You might have watched those Grand Designs programmes on television. You know the ones where that good looking, yet worthy couple, both city high flyers or doctors or New Age crystal therapists design their dream home in an area of outstanding natural beauty. They are used to getting their way with everything and part of the reason that they’re building their own house from scratch is due to this very control freaky: a Victorian semi in Balham is far too constraining.

They inevitably end up with a house too small because at least one child has unexpectedly arrived between plan and build and/or the build has gone way over budget. How we rejoice in Kevin Wossname’s wry asides to the camera or the fact that he is visibly restraining himself from vomiting at the worthy control freaks’ dreadful taste or the problems they have spectacularly failed to foresee.

Well it’s Day 3 of of our build and we’ve had a Grand Designs moment today. I’m not pregnant – far from it – but we had a visit from our friendly Bromley Council Building Control inspector today and we’ve had to readjust our plans.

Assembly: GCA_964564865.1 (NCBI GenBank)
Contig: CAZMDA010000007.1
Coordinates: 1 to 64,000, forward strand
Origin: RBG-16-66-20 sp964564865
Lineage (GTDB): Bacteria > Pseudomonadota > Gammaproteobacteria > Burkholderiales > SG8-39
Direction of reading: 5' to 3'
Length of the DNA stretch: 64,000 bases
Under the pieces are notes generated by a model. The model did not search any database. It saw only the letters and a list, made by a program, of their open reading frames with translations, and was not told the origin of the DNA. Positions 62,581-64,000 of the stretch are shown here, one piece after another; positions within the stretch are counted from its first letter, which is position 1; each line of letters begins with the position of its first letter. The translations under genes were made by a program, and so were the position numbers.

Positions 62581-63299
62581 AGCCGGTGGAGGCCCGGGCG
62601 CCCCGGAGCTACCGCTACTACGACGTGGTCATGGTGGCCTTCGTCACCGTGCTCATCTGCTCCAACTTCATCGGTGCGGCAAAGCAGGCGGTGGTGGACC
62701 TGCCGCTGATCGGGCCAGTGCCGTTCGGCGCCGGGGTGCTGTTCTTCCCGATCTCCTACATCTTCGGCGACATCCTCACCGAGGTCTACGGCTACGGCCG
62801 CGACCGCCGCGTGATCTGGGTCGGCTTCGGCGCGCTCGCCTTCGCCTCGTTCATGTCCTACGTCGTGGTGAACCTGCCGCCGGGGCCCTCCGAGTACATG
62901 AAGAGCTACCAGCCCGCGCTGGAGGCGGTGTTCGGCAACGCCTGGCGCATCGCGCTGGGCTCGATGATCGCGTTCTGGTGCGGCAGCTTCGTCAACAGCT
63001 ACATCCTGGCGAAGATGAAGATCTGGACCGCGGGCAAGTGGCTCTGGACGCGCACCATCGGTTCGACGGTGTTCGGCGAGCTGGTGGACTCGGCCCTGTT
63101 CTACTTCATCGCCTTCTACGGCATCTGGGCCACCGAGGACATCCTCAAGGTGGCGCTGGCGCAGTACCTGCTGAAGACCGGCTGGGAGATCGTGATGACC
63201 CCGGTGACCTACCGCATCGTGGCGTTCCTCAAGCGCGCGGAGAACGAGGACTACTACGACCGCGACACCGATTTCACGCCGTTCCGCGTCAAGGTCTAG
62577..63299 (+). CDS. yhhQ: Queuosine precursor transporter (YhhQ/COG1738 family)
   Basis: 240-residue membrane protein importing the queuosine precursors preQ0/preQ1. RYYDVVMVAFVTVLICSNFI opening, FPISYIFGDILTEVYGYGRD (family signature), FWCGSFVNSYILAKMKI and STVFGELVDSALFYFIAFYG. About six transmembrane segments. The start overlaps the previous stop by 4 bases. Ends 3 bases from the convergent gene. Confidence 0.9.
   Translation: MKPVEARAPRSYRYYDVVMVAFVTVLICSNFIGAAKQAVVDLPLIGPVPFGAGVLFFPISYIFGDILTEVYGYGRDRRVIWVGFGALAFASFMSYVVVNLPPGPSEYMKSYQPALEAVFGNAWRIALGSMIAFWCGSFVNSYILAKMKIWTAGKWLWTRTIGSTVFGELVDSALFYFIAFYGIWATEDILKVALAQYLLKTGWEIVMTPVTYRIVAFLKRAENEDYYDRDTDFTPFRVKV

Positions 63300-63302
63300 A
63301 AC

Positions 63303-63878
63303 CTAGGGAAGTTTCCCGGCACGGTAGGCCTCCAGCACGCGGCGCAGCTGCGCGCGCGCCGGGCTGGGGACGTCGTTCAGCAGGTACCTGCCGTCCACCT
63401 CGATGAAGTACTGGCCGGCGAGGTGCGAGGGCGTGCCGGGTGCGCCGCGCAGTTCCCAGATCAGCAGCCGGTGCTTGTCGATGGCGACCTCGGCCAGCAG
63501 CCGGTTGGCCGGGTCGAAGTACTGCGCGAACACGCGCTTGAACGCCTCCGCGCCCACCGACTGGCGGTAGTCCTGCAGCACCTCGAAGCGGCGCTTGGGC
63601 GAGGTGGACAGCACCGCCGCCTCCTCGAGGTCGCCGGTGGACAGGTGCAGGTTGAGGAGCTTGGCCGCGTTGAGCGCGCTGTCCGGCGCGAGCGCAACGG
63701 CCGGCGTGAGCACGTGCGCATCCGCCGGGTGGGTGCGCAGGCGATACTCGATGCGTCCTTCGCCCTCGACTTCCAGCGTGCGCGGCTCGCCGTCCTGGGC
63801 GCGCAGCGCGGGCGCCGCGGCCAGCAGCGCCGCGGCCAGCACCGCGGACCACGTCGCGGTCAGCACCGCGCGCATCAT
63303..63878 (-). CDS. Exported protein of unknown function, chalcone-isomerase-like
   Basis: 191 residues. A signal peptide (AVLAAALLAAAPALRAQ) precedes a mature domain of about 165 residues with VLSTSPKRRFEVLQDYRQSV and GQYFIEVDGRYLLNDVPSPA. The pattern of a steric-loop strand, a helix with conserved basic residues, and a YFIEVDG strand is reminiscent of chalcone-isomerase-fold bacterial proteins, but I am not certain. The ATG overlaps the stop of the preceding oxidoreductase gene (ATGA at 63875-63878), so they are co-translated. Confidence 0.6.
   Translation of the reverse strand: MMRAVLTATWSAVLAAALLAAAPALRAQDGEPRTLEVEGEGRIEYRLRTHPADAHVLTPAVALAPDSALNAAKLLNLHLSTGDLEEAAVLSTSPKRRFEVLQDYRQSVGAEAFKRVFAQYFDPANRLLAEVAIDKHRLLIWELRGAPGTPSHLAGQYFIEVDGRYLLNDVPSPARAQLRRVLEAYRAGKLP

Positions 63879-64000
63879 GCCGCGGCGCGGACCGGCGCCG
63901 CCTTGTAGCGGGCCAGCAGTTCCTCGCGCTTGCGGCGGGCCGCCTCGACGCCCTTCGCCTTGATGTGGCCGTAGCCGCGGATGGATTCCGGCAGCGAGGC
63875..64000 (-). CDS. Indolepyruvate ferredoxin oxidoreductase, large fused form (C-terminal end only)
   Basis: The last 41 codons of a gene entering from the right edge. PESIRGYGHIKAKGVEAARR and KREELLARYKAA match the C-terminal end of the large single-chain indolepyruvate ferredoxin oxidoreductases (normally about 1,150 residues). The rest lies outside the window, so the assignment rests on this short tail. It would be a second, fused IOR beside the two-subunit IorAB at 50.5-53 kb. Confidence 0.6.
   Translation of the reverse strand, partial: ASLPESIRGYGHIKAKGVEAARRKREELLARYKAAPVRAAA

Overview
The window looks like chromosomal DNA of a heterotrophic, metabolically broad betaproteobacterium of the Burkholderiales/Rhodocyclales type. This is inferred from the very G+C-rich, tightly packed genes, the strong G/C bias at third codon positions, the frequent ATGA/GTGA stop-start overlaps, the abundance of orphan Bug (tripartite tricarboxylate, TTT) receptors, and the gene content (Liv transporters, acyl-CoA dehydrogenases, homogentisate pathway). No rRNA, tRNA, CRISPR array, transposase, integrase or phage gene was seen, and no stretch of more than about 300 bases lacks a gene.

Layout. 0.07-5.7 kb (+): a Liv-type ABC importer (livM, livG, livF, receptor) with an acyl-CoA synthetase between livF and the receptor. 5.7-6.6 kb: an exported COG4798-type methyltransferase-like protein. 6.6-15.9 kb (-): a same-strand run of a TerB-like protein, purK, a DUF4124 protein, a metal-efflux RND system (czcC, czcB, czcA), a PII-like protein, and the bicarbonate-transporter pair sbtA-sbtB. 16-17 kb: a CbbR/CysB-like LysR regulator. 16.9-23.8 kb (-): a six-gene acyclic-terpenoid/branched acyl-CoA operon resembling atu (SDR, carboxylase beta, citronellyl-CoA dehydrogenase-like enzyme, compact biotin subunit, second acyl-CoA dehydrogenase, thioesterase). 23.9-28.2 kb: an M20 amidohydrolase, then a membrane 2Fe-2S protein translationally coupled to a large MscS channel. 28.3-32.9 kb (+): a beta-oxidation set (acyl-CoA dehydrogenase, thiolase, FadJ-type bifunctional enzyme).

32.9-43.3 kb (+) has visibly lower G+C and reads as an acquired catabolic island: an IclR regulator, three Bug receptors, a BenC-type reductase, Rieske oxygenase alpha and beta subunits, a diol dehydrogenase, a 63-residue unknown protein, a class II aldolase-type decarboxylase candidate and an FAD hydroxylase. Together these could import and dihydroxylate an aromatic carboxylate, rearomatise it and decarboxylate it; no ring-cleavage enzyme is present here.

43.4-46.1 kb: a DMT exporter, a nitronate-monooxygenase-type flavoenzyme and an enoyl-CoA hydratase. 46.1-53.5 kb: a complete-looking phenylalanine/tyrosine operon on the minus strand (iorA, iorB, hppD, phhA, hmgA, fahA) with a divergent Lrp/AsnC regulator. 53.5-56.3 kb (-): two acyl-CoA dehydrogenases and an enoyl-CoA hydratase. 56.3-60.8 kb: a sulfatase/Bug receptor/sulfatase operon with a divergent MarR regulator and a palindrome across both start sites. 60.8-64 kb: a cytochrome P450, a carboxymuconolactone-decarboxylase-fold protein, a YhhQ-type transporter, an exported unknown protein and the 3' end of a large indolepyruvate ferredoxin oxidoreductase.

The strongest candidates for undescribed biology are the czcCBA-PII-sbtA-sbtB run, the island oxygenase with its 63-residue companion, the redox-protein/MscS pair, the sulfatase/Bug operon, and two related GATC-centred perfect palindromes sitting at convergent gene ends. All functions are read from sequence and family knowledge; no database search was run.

blogIMG_0714.jpgDo you remember our next door neighbour’s willow tree and how we believed it might be responsible for what we thought was subsidence? Well, it was decided, after three years and endless drains experts and arboriculturalists (and about £10,000 of fees,) that the cracks in our house were not its fault at all. We were advised to ask our neighbour to have it cut back to a more manageable size just in case it was exacerbating things.

Our neighbour is a doughty ex-army Major and will never pay anyone else to do something he thinks he can do himself. In his 90s, he still goes up ladders to paint his house. Put out at our suggestion that he get someone in to remove this unsuitably-placed willow, he explained politely that his 10 year old son had planted the tree and it was there to stay. So it was that he hacked a few branches off and everyone was (relatively) happy.